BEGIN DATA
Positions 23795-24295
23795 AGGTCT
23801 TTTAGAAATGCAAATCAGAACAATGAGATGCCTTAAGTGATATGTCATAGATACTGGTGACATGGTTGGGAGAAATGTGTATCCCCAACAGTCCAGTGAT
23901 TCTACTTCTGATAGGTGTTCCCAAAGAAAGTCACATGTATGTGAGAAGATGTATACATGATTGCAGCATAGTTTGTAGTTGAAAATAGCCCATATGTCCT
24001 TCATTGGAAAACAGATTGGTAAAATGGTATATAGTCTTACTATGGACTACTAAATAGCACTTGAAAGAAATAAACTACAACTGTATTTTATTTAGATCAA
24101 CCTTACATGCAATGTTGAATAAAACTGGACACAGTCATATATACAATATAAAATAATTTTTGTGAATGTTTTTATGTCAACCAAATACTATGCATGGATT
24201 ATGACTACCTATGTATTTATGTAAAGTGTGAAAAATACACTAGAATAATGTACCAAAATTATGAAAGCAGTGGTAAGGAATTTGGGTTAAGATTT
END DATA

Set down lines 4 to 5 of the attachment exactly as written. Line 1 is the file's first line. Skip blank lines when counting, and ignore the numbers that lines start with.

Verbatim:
23901 TCTACTTCTGATAGGTGTTCCCAAAGAAAGTCACATGTATGTGAGAAGATGTATACATGATTGCAGCATAGTTTGTAGTTGAAAATAGCCCATATGTCCT
24001 TCATTGGAAAACAGATTGGTAAAATGGTATATAGTCTTACTATGGACTACTAAATAGCACTTGAAAGAAATAAACTACAACTGTATTTTATTTAGATCAA